We didn’t- I just find it easier to leave things in there rather than make multiple trips to clean it out when there are other things to do once I get in the house.

I get home from a grocery run.  Vince and I had a snack on the way home- the bags are left next to our seat, or a coffee cup in the holder.   When I pull into the garage, my mind is already on the dozen bags of groceries that need to be sorted and put away; all the while I can hear the pups barking since it’s 10 minutes past their feeding time and they don’t understand patience.  I stumble in the door with a 5 year old, the groceries and now happy yappy pups – and the car is forgotten entirely.   Until I need to drive somewhere and have to deal with the mess I left behind.

That is my problem. It is easier to walk away and leave the mess behind- so I thought- to deal with at another time, or that I will get back to it.  The trouble is, that time never comes- I am in a rush to the next item on my list; and left behind me are little piles of “Oh, I’ll get to that” “I don’t have time for it” “It can wait”.   Can it?

At some point, all that is left is half completed piles of good intentions.

I have to find focus that is not born in me to tackle these things.  Sometimes, all that gets done is sorting the mail.  Today, maybe the car.  Piece by piece, pile by pile until I can take back some sanity.

15 Minutes

I am sneaking in 15 minutes of quiet between the time my husband comes home sick from work and the time I dropped off my son at preschool.  Then I will head out into the world to run some errands.

There was a lot I let go while I worked- Career first, of course.  My Mother would watch Vince if he was sick, unless it was a serious fever and then I would leave work (I will admit, not willingly, there was so much to do!).   Housework was done on a emergency only basis- there were conference calls to run.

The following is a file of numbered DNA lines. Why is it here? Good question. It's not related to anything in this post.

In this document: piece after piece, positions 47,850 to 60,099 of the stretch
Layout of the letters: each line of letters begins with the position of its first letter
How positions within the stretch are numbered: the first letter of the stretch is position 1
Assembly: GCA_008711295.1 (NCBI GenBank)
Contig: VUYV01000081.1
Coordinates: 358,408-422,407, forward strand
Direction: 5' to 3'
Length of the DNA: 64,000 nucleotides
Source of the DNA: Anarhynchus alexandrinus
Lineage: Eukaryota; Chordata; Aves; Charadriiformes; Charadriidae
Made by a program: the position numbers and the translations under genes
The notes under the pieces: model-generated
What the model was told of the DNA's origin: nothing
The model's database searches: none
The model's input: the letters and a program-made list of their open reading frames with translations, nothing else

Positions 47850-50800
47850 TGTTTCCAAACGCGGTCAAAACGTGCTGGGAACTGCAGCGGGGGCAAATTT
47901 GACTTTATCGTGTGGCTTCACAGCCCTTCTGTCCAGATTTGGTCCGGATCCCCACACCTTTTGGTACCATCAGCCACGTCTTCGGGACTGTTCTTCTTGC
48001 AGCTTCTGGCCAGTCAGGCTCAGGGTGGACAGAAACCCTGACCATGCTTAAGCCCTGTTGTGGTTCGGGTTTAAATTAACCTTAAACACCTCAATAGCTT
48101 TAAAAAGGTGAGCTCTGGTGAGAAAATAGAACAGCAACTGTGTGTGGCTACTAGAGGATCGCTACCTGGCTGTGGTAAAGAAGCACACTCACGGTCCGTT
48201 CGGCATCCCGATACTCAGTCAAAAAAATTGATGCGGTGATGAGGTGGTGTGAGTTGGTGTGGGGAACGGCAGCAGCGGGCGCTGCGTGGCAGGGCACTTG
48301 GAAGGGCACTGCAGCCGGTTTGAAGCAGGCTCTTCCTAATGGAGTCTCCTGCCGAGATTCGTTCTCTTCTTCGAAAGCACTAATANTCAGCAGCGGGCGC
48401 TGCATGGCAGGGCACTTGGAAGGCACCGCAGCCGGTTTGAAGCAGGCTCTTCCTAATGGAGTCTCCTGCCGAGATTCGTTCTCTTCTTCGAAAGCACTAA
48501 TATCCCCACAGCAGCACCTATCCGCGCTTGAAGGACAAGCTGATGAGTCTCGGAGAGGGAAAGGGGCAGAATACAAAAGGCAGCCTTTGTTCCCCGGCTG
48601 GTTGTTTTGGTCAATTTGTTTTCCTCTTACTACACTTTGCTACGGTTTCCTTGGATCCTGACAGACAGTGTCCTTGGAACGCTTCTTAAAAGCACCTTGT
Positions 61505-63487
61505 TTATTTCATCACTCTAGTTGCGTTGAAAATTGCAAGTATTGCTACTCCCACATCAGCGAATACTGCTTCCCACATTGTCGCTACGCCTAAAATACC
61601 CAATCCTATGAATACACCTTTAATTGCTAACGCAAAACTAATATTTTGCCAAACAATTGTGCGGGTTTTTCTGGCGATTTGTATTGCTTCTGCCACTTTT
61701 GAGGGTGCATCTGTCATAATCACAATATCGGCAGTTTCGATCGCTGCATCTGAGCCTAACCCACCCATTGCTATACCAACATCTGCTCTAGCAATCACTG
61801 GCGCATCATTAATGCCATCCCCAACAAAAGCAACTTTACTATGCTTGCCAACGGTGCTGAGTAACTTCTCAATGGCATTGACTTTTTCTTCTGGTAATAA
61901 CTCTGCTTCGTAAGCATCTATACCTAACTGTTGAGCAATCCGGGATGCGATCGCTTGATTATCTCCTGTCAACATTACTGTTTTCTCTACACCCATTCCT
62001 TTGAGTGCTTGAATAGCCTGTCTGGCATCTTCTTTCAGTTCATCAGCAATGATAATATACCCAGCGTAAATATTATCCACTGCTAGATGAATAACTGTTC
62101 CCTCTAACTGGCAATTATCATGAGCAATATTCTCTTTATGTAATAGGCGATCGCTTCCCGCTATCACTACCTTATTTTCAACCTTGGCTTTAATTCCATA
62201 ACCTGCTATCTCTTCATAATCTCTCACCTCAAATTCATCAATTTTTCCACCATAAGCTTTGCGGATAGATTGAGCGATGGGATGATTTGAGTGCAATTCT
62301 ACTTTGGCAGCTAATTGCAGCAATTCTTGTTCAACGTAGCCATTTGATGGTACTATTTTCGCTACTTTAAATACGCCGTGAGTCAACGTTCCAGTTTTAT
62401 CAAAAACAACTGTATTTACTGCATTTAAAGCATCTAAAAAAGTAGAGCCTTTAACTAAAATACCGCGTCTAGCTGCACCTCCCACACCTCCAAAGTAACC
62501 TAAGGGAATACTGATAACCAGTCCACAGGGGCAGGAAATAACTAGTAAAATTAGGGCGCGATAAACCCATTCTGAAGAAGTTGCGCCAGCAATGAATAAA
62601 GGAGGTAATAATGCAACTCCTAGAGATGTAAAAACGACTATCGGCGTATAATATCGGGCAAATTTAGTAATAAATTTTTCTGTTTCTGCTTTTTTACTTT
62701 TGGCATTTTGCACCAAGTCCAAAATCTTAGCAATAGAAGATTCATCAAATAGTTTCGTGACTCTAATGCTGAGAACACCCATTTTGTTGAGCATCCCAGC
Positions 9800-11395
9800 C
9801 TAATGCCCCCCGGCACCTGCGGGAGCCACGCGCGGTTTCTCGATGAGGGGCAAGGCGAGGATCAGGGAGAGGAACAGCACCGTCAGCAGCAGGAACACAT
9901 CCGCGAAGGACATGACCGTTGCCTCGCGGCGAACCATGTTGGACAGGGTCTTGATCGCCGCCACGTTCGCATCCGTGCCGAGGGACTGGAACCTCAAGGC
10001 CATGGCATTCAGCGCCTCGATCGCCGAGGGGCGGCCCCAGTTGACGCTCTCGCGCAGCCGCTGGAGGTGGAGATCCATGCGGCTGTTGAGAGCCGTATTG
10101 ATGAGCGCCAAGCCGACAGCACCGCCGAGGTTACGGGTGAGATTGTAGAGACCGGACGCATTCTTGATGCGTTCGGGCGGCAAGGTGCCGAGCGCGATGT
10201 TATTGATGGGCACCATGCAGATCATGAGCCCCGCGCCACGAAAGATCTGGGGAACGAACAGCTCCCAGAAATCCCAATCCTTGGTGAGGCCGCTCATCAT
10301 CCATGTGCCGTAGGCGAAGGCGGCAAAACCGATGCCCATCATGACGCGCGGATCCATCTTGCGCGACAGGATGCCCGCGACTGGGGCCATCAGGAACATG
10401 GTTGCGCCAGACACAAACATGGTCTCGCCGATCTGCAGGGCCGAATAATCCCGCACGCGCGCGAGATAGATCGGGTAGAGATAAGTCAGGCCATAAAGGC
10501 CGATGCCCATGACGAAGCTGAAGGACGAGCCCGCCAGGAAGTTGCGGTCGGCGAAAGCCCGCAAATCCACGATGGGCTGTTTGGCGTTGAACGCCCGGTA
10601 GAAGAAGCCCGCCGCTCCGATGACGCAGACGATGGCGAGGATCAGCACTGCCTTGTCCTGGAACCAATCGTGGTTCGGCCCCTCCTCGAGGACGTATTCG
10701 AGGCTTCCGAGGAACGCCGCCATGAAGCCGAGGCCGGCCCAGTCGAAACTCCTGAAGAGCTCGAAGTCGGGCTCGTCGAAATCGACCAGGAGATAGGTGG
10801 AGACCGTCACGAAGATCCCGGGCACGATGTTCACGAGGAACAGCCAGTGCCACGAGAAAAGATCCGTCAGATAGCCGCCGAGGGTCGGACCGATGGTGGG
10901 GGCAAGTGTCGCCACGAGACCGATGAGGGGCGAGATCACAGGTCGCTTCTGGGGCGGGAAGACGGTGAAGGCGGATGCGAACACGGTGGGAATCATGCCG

Even dating my husband was done in the spaces between store visits, market meetings, endless emails and phone calls.  I remember several lunches cut short due to some emergency call from a store, or an email I just had to respond to.  I often wonder how he tolerated me, my schedule, and how rude I must have seemed during all of this.

In my mind, I had to hustle.  I had a lot of pride in my job title, and the amount of work I could accomplish.  Looking back of course, it was all done at a great price to my health, sanity, and the lives of those around me- who with their help, enabled me to hold down my job so I could work till 2 am on reports I don’t even remember now.

That is the trouble with what I was doing.  There are careers that are meaningful, and add value to lives; and that require enormous amounts of time and energy to be done well.   However, I felt detached to the success that I had with my career- People would kill for my job, and there were days (more often than not) I wanted to just walk away from all of it.

I just found myself asking often, is this worth it? Is the paycheck worth it to miss my son all the time? Was the money worth the time I missed while my Grandmother was still alive? Fear of Missing Out. And I did, on so many things I cannot get back. It’s a guilt that I have yet to unravel.  I am angry with myself that I couldn’t do it all, and have that Work Life Balance that is supposed to bring you Joy.  I felt like a failure on so many levels because I could not figure out how to do it all, and I feel like so many other women around me can (or at least that’s what the media says you can do).

Now I pace myself-  I still want the pride of accomplishing ‘work’ and achieving “goals”- but they are not sales targets any longer; I love a few quiet minutes folding clothes.  I cry when I get to see my son playing with his friends at school.  I enjoy that cup of coffee while working on a painting more than any corporate dinner or award I ever had at work.